Skype's Small-Business Play Shows It Means Business


Skype for Business, which debuted March 9, offers small-business users of Skype's low-to-no-cost Internet phone service a dedicated business support Web site, new certified Skype hardware and a Skype for Business control panel that manages group users and prepaid services, according to Skype, now part of eBay, San Jose, Calif. Between 25 percent and 30 percent of Skype's 75 million or so users utilize the Skype for Business functionality, said Henry Gomez, general manager of Skype North America.

Skype has made inroads into the channel and is offered to resellers by distributors such as Brightpoint, Plainfield, Ind.

Still, Tracy Butler, president of Acropolis Technology Group, a solution provider in Wood River, Ill., that caters to many SMBs, said Skype remains too much of a consumer product to be taken seriously by most business customers.

"Customers would throw me out on my ear if I came in suggesting Skype," Butler said. "Most will say, 'I'm not going to run my business on Skype.' "

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Brightpoint declined to quantify how Skype solutions were selling into the business market. But Brightpoint executives said that there was not much happening with Skype in the SMB space right now, according to a spokesperson. A Skype spokesperson, meanwhile, said the percentage of Skype users utilizing Skype for Business was determined by the number of users going to the business Web site but does not indicate specifically how Skype is being used.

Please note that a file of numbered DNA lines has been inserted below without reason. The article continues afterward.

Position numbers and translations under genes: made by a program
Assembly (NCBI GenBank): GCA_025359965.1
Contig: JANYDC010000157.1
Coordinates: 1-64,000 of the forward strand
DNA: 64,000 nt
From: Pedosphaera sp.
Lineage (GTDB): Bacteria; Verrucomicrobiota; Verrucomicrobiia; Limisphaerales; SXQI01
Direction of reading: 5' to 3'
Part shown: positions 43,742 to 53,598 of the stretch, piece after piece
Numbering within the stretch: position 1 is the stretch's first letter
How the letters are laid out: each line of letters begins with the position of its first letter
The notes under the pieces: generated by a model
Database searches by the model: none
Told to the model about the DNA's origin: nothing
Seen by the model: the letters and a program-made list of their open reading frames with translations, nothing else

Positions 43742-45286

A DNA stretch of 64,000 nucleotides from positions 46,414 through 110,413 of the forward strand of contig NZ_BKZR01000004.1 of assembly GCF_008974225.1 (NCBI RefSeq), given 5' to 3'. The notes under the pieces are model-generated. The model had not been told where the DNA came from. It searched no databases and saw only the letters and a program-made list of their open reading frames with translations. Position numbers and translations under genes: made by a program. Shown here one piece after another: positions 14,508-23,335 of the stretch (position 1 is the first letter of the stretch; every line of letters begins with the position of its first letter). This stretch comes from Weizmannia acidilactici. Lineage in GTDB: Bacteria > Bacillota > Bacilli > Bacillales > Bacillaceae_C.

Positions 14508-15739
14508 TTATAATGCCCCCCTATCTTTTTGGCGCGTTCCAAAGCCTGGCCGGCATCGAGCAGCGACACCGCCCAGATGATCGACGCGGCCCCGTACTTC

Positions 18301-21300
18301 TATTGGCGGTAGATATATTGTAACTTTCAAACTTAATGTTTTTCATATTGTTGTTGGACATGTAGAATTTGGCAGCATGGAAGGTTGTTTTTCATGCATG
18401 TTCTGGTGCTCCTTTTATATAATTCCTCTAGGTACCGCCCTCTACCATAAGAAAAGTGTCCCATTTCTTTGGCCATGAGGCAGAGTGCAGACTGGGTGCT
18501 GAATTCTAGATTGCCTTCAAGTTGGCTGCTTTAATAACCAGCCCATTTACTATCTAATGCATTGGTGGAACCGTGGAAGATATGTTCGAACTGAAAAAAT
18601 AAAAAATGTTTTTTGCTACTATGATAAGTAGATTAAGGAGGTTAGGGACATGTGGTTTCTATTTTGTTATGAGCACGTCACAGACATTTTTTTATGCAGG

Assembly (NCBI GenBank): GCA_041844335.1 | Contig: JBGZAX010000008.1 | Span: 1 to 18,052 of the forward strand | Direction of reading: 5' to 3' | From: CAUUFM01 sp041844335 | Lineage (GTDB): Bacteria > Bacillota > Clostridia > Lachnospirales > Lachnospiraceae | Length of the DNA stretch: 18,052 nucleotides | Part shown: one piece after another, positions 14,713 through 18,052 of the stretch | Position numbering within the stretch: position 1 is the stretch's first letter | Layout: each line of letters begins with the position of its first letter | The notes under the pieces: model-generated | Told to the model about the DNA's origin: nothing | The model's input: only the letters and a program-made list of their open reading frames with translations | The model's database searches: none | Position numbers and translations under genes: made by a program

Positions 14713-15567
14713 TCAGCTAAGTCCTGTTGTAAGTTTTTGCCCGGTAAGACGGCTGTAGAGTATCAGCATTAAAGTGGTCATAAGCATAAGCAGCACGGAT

Skype will soon face competition from TelTel, a Session Initiation Protocol-based VoIP software vendor that plans to launch a reseller program later this year, said Jack Chang, president and COO of TelTel, Santa Clara, Calif.

Last week, D-Link Systems, Fountain Valley, Calif., introduced its first wireless IP-based phone, which was loaded with TelTel software, said D-Link Media Relations Manager Darek Connole. At the 2005 Consumer Electronics Show, D-Link debuted an early version of the phone running Skype but the unit never went into production. The decision to go with TelTel was based on wanting "a better solution for broader content," Connole said. But D-Link still partners with Skype and sells a D-Link Skype USB phone adapter.

David Lair, business and technology consultant at Xpedeus Information and Technology Business Solutions, a Brandon, Fla., solution provider that offers a range of hosted VoIP solutions to SMBs, has never seen a customer running Skype. Other, more sophisticated VoIP offerings for small businessessuch as those from Packet8are affordable enough for SMBs. Looking for a lower-priced VoIP solution and sacrificing reliability is a mistake for a business, he said.

Skype makes it clear it isn't a telephony replacement service and can't be used for emergency calling. But the company's ambitions in the business space are real. Skype-friendly PBX systems are sold by Actiontec Electronics, and Polycom sells Skype-integrated business conferencing products. Skype also can interface with via